At this point the play, having had its comic face slapped, means to turn the other cheek. In truth, it’s about time; with no conflict to propel it, it has been fueling itself for too long on whimsy. (Dr. Wally, a bumbler who mixes up his patients’ names, seems like a character straight out of vaudeville.) Now Bessie must call her sister, Lee, whom she has not seen since their father’s first stroke two decades earlier. Perhaps Lee (Ms. Garofalo) or one of her two sons (Jack DiFalco and Luca Padovan) will be a bone-marrow match.
From then on “Marvin’s Room” concerns itself with the deeper questions of caretaking: Is it selfless or — as Hank, Lee’s troubled 17-year-old, maintains — just another kind of selfishness to devote oneself to others? (“People don’t just do things,” he says. “They get something for it.”) Piling on, Lee, who is tough and wayward and casually abusive, points out that if Bessie is glad to have stayed with their father and aunt, why should Lee feel guilty about having left her to do so?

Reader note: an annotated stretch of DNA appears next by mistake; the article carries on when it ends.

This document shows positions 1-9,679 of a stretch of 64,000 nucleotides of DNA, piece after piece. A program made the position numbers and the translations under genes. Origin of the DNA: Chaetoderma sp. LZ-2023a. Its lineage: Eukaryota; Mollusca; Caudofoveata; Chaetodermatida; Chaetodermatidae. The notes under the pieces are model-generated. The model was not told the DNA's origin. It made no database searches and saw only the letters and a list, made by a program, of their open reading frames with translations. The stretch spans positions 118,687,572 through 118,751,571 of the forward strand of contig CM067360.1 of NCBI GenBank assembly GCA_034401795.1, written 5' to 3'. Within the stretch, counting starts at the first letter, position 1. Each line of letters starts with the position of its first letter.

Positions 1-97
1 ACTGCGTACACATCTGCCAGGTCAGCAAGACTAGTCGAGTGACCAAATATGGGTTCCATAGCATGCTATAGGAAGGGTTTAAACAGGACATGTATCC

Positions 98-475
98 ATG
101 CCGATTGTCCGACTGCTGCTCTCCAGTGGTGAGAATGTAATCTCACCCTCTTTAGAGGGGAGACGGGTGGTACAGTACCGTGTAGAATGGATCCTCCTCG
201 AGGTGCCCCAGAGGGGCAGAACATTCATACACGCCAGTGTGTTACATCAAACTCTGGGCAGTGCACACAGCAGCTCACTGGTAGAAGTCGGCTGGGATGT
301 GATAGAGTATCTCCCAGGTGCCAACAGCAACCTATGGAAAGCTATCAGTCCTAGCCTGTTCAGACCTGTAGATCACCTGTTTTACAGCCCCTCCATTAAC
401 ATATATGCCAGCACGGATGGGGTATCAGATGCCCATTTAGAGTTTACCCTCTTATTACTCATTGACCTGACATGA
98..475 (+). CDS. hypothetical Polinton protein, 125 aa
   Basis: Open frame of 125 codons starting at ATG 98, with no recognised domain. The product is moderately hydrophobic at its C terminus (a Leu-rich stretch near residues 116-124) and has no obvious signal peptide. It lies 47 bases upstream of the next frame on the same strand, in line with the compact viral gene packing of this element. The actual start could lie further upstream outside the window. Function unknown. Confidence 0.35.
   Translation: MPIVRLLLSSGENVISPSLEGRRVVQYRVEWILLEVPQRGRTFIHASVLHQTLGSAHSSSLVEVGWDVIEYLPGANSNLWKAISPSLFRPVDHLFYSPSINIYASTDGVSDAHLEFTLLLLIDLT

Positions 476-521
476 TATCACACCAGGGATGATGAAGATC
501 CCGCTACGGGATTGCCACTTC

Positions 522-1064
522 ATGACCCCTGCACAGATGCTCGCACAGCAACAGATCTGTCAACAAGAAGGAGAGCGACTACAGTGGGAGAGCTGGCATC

As the play pauses to consider these thorny questions, offering variations on the theme of guardianship and neglect, the plot gets a case of the doldrums. Bessie especially becomes becalmed; her illness only burnishes her halo as she adds her sister and nephews to the roster of relatives she can help. It is a relief, and the story’s most touching moment, when Lee finally does something for Bessie instead: A budding cosmetologist, she offers to restyle her wig.
If in 2017 the play seems to be stacking the deck, offering so many kinds of sickness needing so much care, there is a perfectly good 1991 reason for it: AIDS. Mr. McPherson did not have the disease when he wrote “Marvin’s Room”; it was based more on memories of Florida relatives in fact named Marvin, Bessie and Ruth. Still, AIDS was all around him. His companion, Daniel Sotomayor, died of it in early 1992, during…